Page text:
Originally the City Hall of the independent municipality of Brooklyn, Borough Hall was where the Brooklyn Section of Mayor Mitchel’s Committee on National Defense appointed Dykman to be chair on 17 April 1917. The wider commiitee held its meetings at the Manhattan Municipal Building.

Colonel William N. Dykman was appointed chairman of the executive committee for the Brooklyn Section of Mayor John Purroy Mitchel’s Committee on National Defense one hundred years ago today. The meeting of two dozen committee members met at Brooklyn’s Borough Hall, though oddly enough Dykman himself was not in attendance. That his colleagues would appoint him in absentia leads one to think he had agreed to take the post in advance. Mayor Mitchel’s National Defense Committee dated back to November 1915, when pacifist sentiment was strong in the United States. Cleveland H. Dodge, Elihu, Root, and Al Smith were just some of the prominent New Yorkers involved in the Mayor’s Committee on National Defense (MCND). The mayor’s group was an offshoot of Governors Charles S. Whitman’s New York State Committee on National Defense, which had been formed in late October 1915. The now aged Joseph H. Choate brought the statewide principals together at a meeting a few weeks later to see about creating a committee specific to New York City.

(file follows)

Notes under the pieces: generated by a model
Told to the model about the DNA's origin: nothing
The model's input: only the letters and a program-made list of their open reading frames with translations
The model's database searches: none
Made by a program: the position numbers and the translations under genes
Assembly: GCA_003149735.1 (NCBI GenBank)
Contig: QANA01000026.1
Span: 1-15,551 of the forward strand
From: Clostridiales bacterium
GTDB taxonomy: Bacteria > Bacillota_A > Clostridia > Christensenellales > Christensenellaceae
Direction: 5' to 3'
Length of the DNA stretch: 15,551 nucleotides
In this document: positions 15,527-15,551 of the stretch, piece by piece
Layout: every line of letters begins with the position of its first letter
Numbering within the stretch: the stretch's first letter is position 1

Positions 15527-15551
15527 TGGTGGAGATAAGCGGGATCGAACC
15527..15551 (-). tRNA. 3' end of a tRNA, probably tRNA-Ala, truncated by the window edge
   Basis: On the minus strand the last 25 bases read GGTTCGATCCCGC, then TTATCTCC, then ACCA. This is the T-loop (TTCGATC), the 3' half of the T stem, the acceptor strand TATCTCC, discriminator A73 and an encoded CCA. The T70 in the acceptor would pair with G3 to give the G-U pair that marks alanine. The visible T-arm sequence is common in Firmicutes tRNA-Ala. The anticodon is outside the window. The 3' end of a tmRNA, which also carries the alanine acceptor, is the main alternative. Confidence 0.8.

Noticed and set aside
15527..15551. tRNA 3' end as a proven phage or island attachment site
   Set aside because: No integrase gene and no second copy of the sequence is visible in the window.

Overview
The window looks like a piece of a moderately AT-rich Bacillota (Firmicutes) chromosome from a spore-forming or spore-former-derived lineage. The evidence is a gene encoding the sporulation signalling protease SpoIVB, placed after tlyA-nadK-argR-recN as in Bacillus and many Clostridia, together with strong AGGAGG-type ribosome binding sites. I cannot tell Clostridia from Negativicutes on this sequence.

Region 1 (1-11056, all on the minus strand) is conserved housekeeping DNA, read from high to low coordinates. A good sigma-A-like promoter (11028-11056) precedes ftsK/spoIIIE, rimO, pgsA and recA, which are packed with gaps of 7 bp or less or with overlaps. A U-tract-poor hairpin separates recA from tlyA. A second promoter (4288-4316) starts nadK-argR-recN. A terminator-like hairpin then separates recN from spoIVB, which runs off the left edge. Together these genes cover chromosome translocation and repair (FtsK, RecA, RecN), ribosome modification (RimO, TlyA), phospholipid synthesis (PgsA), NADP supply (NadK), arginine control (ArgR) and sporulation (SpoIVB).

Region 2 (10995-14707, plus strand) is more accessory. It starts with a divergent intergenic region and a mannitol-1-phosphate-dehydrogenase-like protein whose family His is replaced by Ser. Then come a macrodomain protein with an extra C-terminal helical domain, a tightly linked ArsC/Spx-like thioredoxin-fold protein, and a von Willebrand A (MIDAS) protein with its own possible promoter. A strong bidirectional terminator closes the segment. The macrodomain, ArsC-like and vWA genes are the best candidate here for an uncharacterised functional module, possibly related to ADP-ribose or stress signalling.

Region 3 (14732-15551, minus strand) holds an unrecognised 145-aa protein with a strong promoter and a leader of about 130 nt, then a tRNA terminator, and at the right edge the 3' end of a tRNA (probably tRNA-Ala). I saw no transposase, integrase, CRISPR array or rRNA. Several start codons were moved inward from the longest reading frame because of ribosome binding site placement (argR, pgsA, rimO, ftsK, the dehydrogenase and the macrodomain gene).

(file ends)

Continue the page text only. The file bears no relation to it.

The Mayor’s Committee on National Defense advocated for preparedness in the 1 1/2 year lead-up to American involvement in the First World War. Lest one forget however, the United States had been involved in another expedition in the meanwhile; from March 1916 to February 1917 a Regular Army force of 15,000 supported by at least 100,000 National Guardsmen were engaged on the Mexican border. Of the National Guard troops, about 10,000 were from the Empire State. The Mayor’s Committee was determined to learn from the mistakes of the Mexican Punitive Expedition. One way it did this was by conducting a survey of the Guardsmen’s experience. This included questionnaires asking the troops what most frustrated them during their deployment to Texas, as well as a study of the Guardsmen’s civilian employers. The Committee was interested in such things as if the men received civilian pay when called to active service, if their jobs were held for them, and the disposition of civilian employers to losing workers to the call-up. Dykman had been active in all of these endeavors and was eager to put this knowledge to practical use in what would be the significantly larger task of training and equipping men to join the fight in France.